Entrepreneur Mahisha Dellinger coaches Black women to take their business from the set up to the blow up

Mahisha Dellinger is helping Black women become prosperous business owners.

Business expert Mahisha Dellinger is helping Black women become prosperous business owners.

Photo Credit: @Jessyjphoto


There are more than 2.4 million businesses owned and operated by Black women in America today. Forbes reports that as of 2018, the number of businesses owned by Black women ages 35 to 54 had actually increased by a whopping 164 percent between 2007 and 2018. As promising as those statistics are, Mahisha Dellinger, CEO and founder of Curls, says there’s still a lot more work that needs to be done to increase Black women’s representation and she’s more than ready to help with the crusade.

After the success of her reality show on OWN, Mind Your Business with Mahisha, Dellinger started the Black Girls Make Millions Academy in an effort to continue to help other women start and maintain successful businesses.

“After I wrapped my show on the OWN network, I wanted to continue to help more than just the eight ladies featured on the show and that’s how I birthed Black Girls Making Millions Academy,” said Dellinger in her interview with theGrio.

“I wanted to do exactly what we did for the women on my show on a larger scale, and have impact on the number of Black women succeeding in business. Our numbers are phenomenal. Black female based business are up 300 percent, yet only 4 percent of us make it to the million dollar mark. That is a huge gap to bridge and that is the purpose of this academy. I want to help build the resources, give the tools and the information needed to make it.”


Dellinger made her dream of one day owning a successful natural hair care line come true. Her product, CURLS, is now a requirement for so many women transitioning to or steadily rocking their natural hair. However, she’ll be the first to admit true success didn’t come overnight. 

“Before you plunge knee-deep into a business, make sure you do your due diligence to see if what you do as a side-hustle can become an empire,” said Dellinger.

“Every business a person thinks up in their mind may not be a sustainable business, so the key thing is, before you plunge deep into that business, make sure you see if it will be a profitable, sustainable opportunity. Make sure you are in a space to bring something that is wanted, needed, and different.”

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The Green Machine

To keep on top of her company, the entrepreneur has added a new collection to her product line that’s also available at Target. She has something for everyone, including those who are Vegan.

“I make sure that every single collection, product or anything I develop has a purpose. Every ingredient has a story behind it. Now, I have a vegan green line (The Green Collection) that is all about pure, simple, health.”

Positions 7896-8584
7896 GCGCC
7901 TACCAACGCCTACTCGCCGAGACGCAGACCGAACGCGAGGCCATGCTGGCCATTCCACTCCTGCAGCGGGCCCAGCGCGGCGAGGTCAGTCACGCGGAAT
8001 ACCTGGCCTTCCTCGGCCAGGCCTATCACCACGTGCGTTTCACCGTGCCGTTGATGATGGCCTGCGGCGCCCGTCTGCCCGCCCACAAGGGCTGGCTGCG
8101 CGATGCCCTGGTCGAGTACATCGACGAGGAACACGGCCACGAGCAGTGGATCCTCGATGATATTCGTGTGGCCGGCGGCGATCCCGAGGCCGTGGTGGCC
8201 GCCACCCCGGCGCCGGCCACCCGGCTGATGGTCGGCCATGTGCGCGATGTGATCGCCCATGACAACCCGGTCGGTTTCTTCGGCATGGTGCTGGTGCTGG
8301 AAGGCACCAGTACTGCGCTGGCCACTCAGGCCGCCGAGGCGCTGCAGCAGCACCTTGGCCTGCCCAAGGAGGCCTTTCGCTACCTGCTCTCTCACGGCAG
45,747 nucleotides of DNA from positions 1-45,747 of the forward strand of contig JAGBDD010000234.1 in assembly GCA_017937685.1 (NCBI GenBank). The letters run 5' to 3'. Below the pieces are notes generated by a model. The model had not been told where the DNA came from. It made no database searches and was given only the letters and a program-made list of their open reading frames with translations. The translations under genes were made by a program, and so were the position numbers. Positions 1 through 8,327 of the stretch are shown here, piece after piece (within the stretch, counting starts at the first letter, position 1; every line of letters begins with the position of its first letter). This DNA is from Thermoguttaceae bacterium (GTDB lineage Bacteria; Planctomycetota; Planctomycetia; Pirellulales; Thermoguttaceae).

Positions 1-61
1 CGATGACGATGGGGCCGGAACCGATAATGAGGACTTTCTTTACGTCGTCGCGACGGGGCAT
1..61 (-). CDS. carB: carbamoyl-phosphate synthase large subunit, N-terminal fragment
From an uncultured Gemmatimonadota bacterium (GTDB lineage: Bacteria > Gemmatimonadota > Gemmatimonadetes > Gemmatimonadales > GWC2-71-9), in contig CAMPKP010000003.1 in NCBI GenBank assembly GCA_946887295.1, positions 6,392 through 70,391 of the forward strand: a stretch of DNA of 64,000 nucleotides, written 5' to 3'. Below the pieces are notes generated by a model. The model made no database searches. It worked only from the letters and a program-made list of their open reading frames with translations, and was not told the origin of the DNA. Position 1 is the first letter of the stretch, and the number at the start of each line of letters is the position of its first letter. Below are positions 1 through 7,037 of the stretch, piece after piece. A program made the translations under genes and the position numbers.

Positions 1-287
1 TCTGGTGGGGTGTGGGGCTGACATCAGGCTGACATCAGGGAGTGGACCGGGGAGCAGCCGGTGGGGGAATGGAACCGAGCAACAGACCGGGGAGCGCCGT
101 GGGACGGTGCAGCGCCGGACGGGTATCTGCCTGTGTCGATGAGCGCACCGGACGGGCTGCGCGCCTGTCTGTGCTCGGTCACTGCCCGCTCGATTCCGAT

Dellinger’s other options include a cashmere and caviar line as well, which tout scientific data for it’s usefulness.

“It is about being unique, different and doing things that have never been done before. Forget shea butter and olive oil; we have seen that everywhere. I want to present items that have a unique story. That is how I keep above the fray. When I decided to do a vitamin, we created a liquid vitamin. Liquid absorption rates are much higher. I brought the difference by being different.”

A seat at the table

Now that she has her latest collection in stores, this boss chick is turning her attention to making sure other Black women gain a coveted seat at America’s business tables.

“We need to be able to be in those rooms were decision making is happening and where relationships are formed. We really need to have that information, the access, and the resources. We have the hardest time acquiring funding for our businesses, said Dellinger.

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This June, the Black Girls Make Millions Academy will be open to women who just have a glimmer of an idea for their business and those who are already in the process of taking their companies to the next level; ultimately, there will be assistance for entrepreneurs of all levels.

“There a three different tracks for the academy including the startup, the come up, and the blow up. The ladies will be separated based on the tracks that they signed up for,” explains Dellinger. 

The “startup” is for Black women who have a brand new company. The “come up” is for women who have a business, but they need help growing it. The third track is “the blowup,” which is for the ladies who are ready to pitch their business for funding to investors at the Academy. 

Dellinger is not just offering advice to those who will attend her workshops this summer. She is providing the strategic steps and plan needed for success with recommendations to start small so that inevitable mistakes won’t take you completely out of the game. 

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“When I started my business, I thought I wanted to go large and just jump off into the retail landscape. Start small because you can make your mistakes on a smaller scale and it’s less expensive and less visible. You can learn as you grow and get a better understanding of the business world itself,” said Dellinger.

“Go small, get your feet wet, get know the industry; master your craft, your service, your product and then expand.”